One of the ways to circumvent the problem of speculation and justify damages is to introduce a lump sum/specific provision on compensation, in conjunction with the non-vaccination clause. Note that employers may want to carefully choose the amount of lump sum damages – setting the amount too high could be considered an unenforceable “penalty”. If you set the amount too low, the discharge may, in extreme cases, fall below the actual damage. Another way to avoid the problem of damages may be to seek an injunction and a benefit instead of damages. A non-disparaging clause simply states that you do not say anything negative about the company, its products, services or its managers – in any way of communication. Non-disparagement clauses try to prevent employees from doing anything by telling a friend that the boss is an idiot to post on Twitter a scathing sidelining of the company as a whole, to give interviews to journalists who give a negative image of the company. This is a very worrying case from the point of view of a lawyer. And be aware that this is not a unique case among most public and federal courts in the country. It seems that, wherever you are, the acceptance of a non-denigration clause in a contract, such as for example. B a settlement agreement, can expose you to terrible consequences if you say something that the other party could “denigrate” in some way. Maybe it`s nonsense.
Your words don`t have to be false, defamatory, or even feisty. You can say or write something to anyone – to your friends, family or on social media – and if it can be interpreted as “pejorative”, you risk violating your transaction agreement. You can be sued and depending on what is written in the agreement, you may have to refund the proceeds of the transaction and any damage that the hated party can prove you were caused by the denigration. Even worse, under Arizona law, because the claim arises from a contract, you could be taken to pay the attorneys` fees and expenses of the party who sued you. The court found that a valid contract was entered into when the defendant pressed the “I agree” button on FreeLife`s website and that the standard non-disparagement clause was part of that contract. It was somewhat surprising to find that the clause was not ruthless and did not violate the reasonable expectations of the defendants. The defendant lost on 1. Round. The second round, which attacked the substance and very validity of the non-disparagement clause, was a more likely victory.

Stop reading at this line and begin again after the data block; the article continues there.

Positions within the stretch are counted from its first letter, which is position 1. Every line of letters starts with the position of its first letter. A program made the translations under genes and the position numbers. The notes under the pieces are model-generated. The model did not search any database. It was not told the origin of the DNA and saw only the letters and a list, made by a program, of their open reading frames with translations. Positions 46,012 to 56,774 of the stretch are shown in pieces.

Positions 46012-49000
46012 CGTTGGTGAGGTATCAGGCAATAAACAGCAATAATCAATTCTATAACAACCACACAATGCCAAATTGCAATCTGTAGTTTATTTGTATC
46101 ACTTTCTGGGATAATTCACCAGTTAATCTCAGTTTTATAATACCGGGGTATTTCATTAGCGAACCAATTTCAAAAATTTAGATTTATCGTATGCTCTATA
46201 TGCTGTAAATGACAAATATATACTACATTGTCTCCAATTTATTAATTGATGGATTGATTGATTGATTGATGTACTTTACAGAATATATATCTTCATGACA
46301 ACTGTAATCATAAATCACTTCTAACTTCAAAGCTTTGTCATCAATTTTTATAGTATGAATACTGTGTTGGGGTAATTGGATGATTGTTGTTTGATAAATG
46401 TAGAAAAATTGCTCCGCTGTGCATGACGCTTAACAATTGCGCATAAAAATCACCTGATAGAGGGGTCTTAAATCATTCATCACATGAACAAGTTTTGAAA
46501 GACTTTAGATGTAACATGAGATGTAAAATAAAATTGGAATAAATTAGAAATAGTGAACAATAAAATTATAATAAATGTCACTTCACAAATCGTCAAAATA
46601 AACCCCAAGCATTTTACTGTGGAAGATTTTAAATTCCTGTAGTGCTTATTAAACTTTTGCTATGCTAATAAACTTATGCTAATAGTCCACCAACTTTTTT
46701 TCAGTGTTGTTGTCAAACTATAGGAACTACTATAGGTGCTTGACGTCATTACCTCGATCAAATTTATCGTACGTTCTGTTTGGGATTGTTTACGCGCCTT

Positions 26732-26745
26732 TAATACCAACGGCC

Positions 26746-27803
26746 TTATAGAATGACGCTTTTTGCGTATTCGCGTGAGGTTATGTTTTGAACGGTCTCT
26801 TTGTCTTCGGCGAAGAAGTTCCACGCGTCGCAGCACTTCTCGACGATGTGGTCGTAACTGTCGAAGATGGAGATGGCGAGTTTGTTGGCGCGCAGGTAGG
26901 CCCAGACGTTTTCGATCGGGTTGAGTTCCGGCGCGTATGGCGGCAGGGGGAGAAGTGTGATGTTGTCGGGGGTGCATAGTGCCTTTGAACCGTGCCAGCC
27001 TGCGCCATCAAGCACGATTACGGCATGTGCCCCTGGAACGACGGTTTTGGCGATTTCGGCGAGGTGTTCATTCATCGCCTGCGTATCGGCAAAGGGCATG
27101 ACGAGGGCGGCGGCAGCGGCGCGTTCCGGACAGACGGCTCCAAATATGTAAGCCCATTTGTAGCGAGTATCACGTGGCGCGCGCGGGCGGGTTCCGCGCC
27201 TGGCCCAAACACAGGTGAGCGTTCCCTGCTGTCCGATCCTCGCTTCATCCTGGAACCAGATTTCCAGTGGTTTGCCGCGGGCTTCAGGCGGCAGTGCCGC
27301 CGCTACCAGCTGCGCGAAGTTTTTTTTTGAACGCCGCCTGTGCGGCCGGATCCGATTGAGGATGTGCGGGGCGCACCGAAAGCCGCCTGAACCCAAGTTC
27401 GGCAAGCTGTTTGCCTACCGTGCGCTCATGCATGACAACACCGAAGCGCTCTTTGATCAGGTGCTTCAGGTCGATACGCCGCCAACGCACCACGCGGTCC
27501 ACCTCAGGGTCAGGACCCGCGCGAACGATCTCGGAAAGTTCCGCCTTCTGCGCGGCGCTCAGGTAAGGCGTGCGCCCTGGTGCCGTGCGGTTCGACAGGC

But the accused also lost two rounds. At first glance, non-denigrating clauses look strict. “Denigrating” means criticizing or belitting someone or something or presenting them as of little value. Simply put, it means saying, doing, or writing something about someone that could lead a third party to prevail negatively. “If I have to pay her severance pay, I want to make sure she doesn`t insult me or my company badly,” is not an unusual plea from an employer who separates from a difficult employee. .